Derivation of The Equation of a Circle (Grades 11-12)

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Derivation of The Equation of a Circle

Derive the equation for a circle with center at (3,4) and a radius of 2.
Circle with Center Point
1. 
Let [math](x,y)[/math] be a point on the circle, such that its x-coordinate is not 3 and its y-coordinate is not 4. Which of the following points would create a right triangle, whose hypotenuse is the radius of the circle and which has one leg with slope of 0 and one with an undefined slope? Choose all correct answers.
  1. [math](x,4)[/math]
  2. [math](y,4)[/math]
  3. [math](3,y)[/math]
  4. [math](x,3)[/math]
2. 
If there were multiple correct answers in the previous question, will this result in different triangles?
  1. No, they will be congruent (one will be a transformation of the other).
  2. Yes, one will be larger than the other.
  3. Yes, one will be an isosceles right triangle, the other will be a scalene right triangle.
  4. No, there was only one right answer.
3. 
Which of the following represents the length of the vertical leg of the right triangle formed? (If need be, use the first correct answer in the first question if there were multiple correct answers.)
  1. [math]y +4[/math]
  2. [math]4 - y[/math]
  3. [math](y-4)^2[/math]
  4. [math]|y - 4|[/math]
4. 
Which of the following represents the length of the horizontal leg of the right triangle? (If need be, use the first correct answer in the first question if there were multiple correct answers.)
  1. [math]3-x[/math]
  2. [math]x+3[/math]
  3. [math]|x-3|[/math]
  4. [math](3-x)^2[/math]
5. 
Now that we have the lengths of the legs of the triangle, what theorem, property, or formula correctly relates them and why is it used?
  1. The formula for the area of a triangle, [math]A = 1/2 (y-3) * (x-4)[/math], since we know the height and base of the triangle.
  2. Heron's Formula, [math]A = sqrt(s*(s-a)*(s-b)*(s-c)), " where " s = (2 + (y-4)^2 + (x-3)^2 )/2[/math], because the length of all three sides is known.
  3. Pythagorean Theorem, [math](x-3)^2 + (y-4)^2 = 4[/math], since the lengths of the three sides of the right triangle are known, and this introduces no extra variables.
  4. Law of Cosines, [math]|x-3|^2 = 4 + |y-4|^2 - 2*2*|y-4|*cos90°[/math], because the lengths of the three sides of the triangle, and the measure of the right angle, are known, and this introduces no extra variables.
6. 
Having found the equation of the circle centered at [math](3,4)[/math] with radius of length 2 in the previous question, which of the following best describes the meaning of this equation?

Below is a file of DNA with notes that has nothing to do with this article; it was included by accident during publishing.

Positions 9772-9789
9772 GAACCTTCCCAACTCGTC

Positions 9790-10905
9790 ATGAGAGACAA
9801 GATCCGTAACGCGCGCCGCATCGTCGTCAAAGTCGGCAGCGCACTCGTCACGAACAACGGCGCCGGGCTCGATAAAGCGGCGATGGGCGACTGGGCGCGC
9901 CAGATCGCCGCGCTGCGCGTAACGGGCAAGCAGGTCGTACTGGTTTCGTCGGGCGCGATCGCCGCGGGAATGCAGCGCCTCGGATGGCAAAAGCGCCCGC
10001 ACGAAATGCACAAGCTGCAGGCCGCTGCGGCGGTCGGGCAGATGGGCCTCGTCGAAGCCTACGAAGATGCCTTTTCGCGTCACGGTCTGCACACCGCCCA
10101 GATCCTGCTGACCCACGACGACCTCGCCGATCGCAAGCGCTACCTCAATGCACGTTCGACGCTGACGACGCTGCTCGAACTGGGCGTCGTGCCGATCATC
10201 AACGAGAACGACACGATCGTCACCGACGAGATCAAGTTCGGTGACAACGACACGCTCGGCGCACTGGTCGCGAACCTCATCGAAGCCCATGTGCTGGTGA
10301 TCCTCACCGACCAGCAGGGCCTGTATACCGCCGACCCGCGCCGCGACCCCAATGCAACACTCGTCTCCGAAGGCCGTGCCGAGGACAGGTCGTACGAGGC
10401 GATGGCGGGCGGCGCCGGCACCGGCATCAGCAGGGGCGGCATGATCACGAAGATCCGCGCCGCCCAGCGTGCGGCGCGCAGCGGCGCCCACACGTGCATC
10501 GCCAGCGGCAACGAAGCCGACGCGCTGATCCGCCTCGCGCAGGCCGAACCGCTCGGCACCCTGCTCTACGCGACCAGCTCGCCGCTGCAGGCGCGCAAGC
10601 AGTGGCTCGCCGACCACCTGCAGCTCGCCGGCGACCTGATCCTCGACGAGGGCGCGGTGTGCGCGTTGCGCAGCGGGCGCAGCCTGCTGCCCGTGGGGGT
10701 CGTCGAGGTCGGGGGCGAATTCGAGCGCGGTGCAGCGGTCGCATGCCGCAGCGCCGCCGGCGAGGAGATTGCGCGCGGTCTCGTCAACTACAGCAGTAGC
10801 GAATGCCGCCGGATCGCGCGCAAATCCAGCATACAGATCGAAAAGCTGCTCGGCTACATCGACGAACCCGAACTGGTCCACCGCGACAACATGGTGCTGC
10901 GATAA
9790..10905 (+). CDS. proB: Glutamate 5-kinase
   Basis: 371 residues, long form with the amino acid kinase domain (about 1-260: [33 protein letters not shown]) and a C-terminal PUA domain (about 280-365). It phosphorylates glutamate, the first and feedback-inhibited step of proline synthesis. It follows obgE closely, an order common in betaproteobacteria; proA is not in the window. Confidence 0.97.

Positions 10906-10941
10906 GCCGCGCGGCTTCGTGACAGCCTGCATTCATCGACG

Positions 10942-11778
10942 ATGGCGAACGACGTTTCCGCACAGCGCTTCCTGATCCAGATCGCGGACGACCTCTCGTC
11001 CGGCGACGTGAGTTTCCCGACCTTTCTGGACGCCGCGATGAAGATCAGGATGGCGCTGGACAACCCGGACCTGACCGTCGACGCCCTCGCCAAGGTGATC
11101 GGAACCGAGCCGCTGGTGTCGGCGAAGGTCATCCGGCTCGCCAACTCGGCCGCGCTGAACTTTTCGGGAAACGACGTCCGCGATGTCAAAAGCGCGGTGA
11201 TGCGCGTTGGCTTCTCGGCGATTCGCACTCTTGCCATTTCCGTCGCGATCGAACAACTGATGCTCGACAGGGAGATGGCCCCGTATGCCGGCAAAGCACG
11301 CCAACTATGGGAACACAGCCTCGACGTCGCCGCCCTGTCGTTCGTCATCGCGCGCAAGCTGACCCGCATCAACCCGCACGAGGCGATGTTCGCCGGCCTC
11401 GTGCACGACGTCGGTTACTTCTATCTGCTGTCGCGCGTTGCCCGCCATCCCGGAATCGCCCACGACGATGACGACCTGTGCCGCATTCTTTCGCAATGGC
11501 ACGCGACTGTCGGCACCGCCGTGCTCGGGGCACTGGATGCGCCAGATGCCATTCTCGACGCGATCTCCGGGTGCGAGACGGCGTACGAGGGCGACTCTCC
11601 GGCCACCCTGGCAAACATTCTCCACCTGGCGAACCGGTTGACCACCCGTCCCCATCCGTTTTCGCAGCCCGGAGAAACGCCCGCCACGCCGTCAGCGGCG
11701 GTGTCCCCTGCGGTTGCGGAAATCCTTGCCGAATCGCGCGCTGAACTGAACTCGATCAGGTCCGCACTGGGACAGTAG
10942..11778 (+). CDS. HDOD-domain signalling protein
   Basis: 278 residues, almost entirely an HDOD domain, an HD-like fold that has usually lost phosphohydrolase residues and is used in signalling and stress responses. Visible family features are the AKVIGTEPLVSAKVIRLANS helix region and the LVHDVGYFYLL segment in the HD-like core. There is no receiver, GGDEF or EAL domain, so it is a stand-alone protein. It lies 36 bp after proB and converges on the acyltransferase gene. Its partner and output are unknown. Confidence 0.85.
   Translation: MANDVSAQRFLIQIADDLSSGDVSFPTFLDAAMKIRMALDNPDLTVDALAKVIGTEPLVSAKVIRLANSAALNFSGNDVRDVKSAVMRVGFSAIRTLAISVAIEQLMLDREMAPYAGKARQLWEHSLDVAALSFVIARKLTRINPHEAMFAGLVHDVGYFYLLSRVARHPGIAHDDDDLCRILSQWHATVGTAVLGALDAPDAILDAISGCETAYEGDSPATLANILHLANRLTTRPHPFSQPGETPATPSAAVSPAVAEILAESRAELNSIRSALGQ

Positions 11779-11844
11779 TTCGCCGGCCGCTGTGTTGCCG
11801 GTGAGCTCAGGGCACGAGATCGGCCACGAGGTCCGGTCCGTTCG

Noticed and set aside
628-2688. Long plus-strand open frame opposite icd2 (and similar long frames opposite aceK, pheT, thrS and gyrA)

1. There are always two points inside a circle with which to form a right triangle using the radius of the circle as the hypotenuse.
  2. Any point (x,y) that is 2 units away from the center of this circle lies on the circle.
  3. There exists one point, (x,y), which solves this equation.
  4. All points that lie on this circle also must be part of a right triangle.
7. 
In the first question, the stipulation on the point [math](x,y)[/math] was made that the x-coordinate could not be 3, and the y-coordinate could not be 4. Why was this?
  1. These points do not actually occur on the circle, and so would have caused an error in the derivation.
  2. If a point met either of these criteria, it would be either directly above, below, to the right of, or to the left of the center of the circle. This would have made creating a right triangle with legs that have slope of 0 and undefined impossible.
  3. These points would have resulted in complex values (calculations involving imaginary numbers), and led to serious complications in the derivation process.
  4. The points that meet these criteria result in triangles which are not right triangles.
8. 
For the points which are excluded by the condition mentioned in the previous question, does the equation of the circle not work for them? Why or why not?
  1. It doesn't, because either the x or y distance becomes zero meaning an entirely different equation is required.
  2. It doesn't, these points are always excluded, but just usually ignored.
  3. It does, however these points would just have introduced complex numbers into the derivation and so were avoided.
  4. It does, these points are simply special cases where the distance from the center to the circle is all in either the x or y direction.
9. 
In the first question, a right triangle was created, using the radius of the circle as the hypotenuse, such that one leg had a slope of zero, and the other leg's slope was undefined. Why was this?
  1. This is the only right triangle that can be formed for the given hypotenuse.
  2. This is the only right triangle that can be formed for the given hypotenuse that is completely inside the given circle.
  3. Using a right triangle with legs that have either a slope of zero or an undefined slope means that they represent the vertical and horizontal distance of the hypotenuse.
  4. There is no need for this triangle, but it makes the question more difficult because it results in two possible correct answers.
10. 
The method used in the previous questions is the only way to derive the equation of a circle.
  1. True
  2. False

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